• Damask will require 20 shafts.

There are a ton of possibilities based on your choice of profile and structure,  we haven’t even begun to talk color, or choice of materials.

Because of the large size of the profile draft, it is not expected that the coverlet will require a border. The table portion of the design can function as a border if it is placed on both sides of the warp.
Primary Weaving Resources:

  • The Shuttle-Craft Book of American Hand-Weaving  Open Page 182
  • Foot-power Loom Weaving  Open Pages 96-97
  • The Book of Handwoven Coverlets  Open Pages 22-23
  • Of Coverlets: the Legacies, the Weavers  Open Pages 347-352

Additional Weaving Resources: (Use Resources search page for a complete listing)

    • A Basic Approach to Designing and Drafting Original Overshot Patterns  Open
    • American and European Handweaving Revised  Open
    • An Introduction to Turned Overshot  Open
    • Contemporary Approach to Traditional Weaves: Overshot and Summer and Winter  Open
    • Creative Overshot  Open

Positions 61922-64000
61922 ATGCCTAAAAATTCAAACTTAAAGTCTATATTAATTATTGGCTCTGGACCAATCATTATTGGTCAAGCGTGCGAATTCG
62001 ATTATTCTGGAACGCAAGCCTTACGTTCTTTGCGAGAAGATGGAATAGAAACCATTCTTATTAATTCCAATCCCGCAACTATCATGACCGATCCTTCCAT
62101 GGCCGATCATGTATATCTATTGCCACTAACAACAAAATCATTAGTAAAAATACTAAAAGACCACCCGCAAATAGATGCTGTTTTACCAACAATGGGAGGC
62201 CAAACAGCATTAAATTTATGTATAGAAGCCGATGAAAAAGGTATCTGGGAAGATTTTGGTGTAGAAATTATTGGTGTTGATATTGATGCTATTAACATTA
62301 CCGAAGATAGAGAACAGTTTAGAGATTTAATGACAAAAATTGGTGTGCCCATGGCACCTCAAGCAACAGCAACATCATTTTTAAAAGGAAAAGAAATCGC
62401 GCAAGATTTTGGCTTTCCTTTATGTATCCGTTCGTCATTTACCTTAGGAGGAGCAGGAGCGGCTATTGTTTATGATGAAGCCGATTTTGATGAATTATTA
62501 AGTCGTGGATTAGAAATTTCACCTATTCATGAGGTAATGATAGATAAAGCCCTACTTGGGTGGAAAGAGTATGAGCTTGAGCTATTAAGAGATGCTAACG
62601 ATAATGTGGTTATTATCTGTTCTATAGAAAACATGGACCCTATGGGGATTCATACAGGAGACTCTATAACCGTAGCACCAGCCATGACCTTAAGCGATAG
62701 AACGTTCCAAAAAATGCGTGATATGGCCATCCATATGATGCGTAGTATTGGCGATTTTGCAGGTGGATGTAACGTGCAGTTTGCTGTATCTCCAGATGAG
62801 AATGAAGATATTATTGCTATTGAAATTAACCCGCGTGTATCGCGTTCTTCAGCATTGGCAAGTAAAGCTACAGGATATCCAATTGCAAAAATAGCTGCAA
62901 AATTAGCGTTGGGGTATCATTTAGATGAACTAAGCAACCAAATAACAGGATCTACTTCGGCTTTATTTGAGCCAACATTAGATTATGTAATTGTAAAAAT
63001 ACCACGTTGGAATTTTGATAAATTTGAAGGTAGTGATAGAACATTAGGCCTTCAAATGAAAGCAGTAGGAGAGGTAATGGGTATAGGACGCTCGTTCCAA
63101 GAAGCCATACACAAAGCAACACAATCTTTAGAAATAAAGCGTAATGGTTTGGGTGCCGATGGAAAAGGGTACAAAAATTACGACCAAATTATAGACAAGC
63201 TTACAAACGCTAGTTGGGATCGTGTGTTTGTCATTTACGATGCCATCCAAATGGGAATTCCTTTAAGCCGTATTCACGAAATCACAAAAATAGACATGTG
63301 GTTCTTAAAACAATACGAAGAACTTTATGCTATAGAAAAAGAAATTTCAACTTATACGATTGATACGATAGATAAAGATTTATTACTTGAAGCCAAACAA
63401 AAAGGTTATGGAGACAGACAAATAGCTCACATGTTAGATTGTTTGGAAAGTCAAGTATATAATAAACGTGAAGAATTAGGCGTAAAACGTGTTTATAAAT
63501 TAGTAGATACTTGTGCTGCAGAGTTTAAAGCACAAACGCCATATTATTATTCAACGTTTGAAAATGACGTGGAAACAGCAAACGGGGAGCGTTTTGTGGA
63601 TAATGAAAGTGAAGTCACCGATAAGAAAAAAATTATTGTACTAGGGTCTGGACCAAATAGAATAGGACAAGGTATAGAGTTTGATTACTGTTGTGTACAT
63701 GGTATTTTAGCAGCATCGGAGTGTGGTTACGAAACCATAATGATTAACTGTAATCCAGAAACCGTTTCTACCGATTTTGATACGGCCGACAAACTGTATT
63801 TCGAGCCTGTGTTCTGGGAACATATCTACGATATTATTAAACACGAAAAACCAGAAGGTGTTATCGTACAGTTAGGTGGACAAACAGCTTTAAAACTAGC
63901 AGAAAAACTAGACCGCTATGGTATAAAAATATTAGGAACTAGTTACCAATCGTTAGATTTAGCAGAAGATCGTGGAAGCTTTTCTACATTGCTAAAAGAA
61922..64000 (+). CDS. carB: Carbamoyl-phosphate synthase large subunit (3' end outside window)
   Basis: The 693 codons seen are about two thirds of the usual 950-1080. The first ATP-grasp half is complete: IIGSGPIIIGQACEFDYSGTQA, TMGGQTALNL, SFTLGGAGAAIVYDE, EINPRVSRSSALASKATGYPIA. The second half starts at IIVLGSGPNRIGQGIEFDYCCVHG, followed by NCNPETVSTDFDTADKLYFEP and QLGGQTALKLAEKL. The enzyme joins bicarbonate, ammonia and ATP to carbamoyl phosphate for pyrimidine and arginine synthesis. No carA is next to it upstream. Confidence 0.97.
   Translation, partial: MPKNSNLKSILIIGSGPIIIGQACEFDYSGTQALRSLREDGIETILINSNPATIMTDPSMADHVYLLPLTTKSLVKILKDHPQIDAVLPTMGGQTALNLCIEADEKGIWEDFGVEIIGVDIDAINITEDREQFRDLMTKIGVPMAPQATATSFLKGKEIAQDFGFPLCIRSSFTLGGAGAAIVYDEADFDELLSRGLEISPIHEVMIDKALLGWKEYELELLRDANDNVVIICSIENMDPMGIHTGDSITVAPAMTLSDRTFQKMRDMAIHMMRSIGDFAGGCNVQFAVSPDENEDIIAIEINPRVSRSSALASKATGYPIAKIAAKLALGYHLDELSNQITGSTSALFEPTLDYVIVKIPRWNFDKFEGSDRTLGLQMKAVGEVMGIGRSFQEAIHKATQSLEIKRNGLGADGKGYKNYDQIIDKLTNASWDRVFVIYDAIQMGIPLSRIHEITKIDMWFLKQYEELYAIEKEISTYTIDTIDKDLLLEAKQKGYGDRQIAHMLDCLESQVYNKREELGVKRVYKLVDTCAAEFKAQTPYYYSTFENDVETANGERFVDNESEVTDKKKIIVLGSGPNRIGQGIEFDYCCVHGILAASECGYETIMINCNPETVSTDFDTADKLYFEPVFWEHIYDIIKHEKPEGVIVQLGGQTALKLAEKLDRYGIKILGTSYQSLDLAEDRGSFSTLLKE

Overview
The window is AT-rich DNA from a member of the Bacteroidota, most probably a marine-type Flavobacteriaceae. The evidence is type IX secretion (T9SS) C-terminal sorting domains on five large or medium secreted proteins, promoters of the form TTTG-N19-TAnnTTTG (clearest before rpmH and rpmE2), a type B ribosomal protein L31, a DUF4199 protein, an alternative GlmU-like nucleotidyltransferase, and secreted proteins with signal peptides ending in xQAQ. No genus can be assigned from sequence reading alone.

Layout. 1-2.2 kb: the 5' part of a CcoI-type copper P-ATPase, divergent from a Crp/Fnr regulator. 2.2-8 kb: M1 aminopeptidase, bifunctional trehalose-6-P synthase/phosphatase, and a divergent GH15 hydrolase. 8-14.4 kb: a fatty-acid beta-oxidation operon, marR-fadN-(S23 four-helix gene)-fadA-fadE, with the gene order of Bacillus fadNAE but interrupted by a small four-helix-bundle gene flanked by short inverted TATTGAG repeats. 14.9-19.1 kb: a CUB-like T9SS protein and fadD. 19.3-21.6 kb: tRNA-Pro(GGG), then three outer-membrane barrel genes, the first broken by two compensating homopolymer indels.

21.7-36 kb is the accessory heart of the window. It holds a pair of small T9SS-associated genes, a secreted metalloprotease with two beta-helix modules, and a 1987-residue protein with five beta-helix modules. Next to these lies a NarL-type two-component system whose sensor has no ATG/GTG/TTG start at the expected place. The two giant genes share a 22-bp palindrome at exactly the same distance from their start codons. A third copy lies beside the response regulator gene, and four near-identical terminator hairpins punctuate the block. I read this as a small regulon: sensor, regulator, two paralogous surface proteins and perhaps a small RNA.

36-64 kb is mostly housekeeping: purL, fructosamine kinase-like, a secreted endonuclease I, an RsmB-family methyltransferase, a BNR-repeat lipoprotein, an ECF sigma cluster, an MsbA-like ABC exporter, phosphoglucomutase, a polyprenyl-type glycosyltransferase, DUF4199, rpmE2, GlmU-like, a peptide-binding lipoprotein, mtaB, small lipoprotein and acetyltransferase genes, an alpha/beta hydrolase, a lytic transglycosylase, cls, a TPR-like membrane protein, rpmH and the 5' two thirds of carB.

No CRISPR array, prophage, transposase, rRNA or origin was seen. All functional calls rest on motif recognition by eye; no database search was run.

• Creative Overshot  Open
    • Foot-power Loom Weaving  Open
    • Functional Overshot: Basic Source for Modern Fabric Design  Open
    • Handwoven Overshot Figures on 8 Harnesses  Open
    • Master Weaver Library, Vol. 7: Contemporary Approach to Traditional Weaves: Overshot and Summer & Winter  Open

Drafting Files for Download:

WIF File Download File - Profile Draft Only

Download a Profile Draft to use in your weaving software

WIF Files Download File

Download the FULL Weaving Draft to use in your weaving software.

Zip File Download File - No Software

Download a Zipped (Compressed) file with the Full Draft images of threading, treadling, and tie-up. Does not require you to have weaving software.

Project File Download File

Download a Double Bow Knot Shawl Project. Package includes both a PDF file with a complete weaving draft and a WIF for use in weaving software.

New Features

Nominate a Weaver

Do you know a weaver that could use some recognition from the weaving community? You can submit their name to Historic Weaving to be included on the Featured Weavers Page. Submit Here.